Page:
SAN FRANCISCO (KGO) --The attorney for the man federal prosecutors call the central figure in the racketeering conspiracy case involving State Senator Leland Yee says his client was ensnared by the Federal Bureau of Investigation.
Keith Jackson is a political fundraiser and close confidante of Yee. He was in court Tuesday hoping to be released. The court staff is recommending bond of $250,000.
The judge continued the hearing after listening to arguments from both sides. Among the most serious crimes Jackson is charged with, is murder for hire.
Outside court, Jackson's lawyer James Brosnahan said his client was a community activist who's a danger to no one. Brosnahan said the FBI undercover agents were quote, "trolling" for someone to prosecute and they ensnared Jackson.
"Trolling is you get in the boat and you just look for anybody and they did that," said Brosnahan.
Brosnahan says the charges are unreal.
"There is no murder. There is no body. There is no corpse. It was in the mind of an FBI agent, several of them," he said.
The prosecutor called Jackson a flight risk and a danger to the community. He said Jackson was a one man crime wave and that everything was caught on tape.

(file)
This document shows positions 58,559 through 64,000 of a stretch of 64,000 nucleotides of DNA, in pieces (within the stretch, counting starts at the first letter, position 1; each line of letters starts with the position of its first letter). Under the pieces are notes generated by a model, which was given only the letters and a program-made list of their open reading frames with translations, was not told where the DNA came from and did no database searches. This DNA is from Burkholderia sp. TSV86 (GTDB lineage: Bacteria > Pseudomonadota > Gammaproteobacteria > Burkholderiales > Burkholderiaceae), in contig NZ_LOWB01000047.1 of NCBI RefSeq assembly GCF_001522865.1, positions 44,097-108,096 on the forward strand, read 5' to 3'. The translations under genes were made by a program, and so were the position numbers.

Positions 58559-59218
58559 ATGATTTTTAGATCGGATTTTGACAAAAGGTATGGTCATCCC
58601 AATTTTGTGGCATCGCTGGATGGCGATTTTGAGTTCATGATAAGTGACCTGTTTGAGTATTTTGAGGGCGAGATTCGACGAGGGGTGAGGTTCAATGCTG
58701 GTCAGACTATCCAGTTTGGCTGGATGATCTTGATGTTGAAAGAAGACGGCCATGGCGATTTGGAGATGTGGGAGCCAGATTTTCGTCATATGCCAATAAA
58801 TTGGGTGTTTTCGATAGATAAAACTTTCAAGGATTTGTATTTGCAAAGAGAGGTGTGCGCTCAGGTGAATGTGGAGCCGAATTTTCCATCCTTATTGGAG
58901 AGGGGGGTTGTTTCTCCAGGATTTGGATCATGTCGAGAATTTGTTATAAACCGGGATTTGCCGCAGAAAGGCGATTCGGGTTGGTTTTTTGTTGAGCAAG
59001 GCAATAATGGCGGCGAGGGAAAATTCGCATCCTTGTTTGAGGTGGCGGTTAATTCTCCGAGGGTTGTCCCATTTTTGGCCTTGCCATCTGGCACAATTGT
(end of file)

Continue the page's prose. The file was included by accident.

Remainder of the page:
The federal complaint says Jackson was involved in drugs, weapons trafficking and murder for hire.
Jackson has no criminal record, but his co-conspirator Raymond Chow has an extensive one. He served time in federal prison for racketeering. When he got out, he became active in Chinatown politics, saying he was a reformed man.
"Unfortunately, there was nothing that I heard which was particularly surprising," said Brosnahan.
That's because the President of the San Francisco Board of Supervisors, David Chiu, saw the dark side of the so-called "Shrimp Boy."
Five years ago, when Chow became manager of Chinatown's Night Market, Chiu called on then Mayor Gavin Newsom to pull city funding from the program because of Chow's involvement.
"Given the new players that are allegedly involved, I have significant questions about what has been proposed," said Chiu in 2009.
An angry Chow took out an ad in a Chinese newspaper, saying Chiu was like a "corpse eating a vegetarian dinner." Police considered it a veiled threat to Chiu.
"Yes, Raymond Chow did publicly attack me, he personally threatened me, he came after me and the police thought it was important, for a period of time, to provide police protection," said Chiu.
That police protection lasted six months.